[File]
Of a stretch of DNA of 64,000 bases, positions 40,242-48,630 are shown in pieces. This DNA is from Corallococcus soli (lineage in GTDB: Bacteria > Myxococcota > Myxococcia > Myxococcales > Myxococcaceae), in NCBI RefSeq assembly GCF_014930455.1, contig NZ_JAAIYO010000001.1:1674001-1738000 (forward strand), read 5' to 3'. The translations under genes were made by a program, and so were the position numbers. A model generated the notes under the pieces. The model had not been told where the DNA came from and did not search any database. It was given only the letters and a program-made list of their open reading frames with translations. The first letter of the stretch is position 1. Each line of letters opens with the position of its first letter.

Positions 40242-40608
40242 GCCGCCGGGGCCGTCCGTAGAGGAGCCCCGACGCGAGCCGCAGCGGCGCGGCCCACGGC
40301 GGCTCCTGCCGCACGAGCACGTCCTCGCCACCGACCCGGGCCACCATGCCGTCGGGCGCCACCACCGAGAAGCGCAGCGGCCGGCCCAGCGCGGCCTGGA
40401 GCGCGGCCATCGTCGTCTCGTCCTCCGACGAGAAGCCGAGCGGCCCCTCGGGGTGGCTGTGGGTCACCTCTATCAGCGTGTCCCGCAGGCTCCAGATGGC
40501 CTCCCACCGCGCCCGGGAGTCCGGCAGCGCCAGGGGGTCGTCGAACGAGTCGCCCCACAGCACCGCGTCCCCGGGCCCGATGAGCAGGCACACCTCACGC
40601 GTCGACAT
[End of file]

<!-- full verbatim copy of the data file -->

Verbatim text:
Of a stretch of DNA of 64,000 bases, positions 40,242-48,630 are shown in pieces. This DNA is from Corallococcus soli (lineage in GTDB: Bacteria > Myxococcota > Myxococcia > Myxococcales > Myxococcaceae), in NCBI RefSeq assembly GCF_014930455.1, contig NZ_JAAIYO010000001.1:1674001-1738000 (forward strand), read 5' to 3'. The translations under genes were made by a program, and so were the position numbers. A model generated the notes under the pieces. The model had not been told where the DNA came from and did not search any database. It was given only the letters and a program-made list of their open reading frames with translations. The first letter of the stretch is position 1. Each line of letters opens with the position of its first letter.

Positions 40242-40608
40242 GCCGCCGGGGCCGTCCGTAGAGGAGCCCCGACGCGAGCCGCAGCGGCGCGGCCCACGGC
40301 GGCTCCTGCCGCACGAGCACGTCCTCGCCACCGACCCGGGCCACCATGCCGTCGGGCGCCACCACCGAGAAGCGCAGCGGCCGGCCCAGCGCGGCCTGGA
40401 GCGCGGCCATCGTCGTCTCGTCCTCCGACGAGAAGCCGAGCGGCCCCTCGGGGTGGCTGTGGGTCACCTCTATCAGCGTGTCCCGCAGGCTCCAGATGGC
40501 CTCCCACCGCGCCCGGGAGTCCGGCAGCGCCAGGGGGTCGTCGAACGAGTCGCCCCACAGCACCGCGTCCCCGGGCCCGATGAGCAGGCACACCTCACGC
40601 GTCGACAT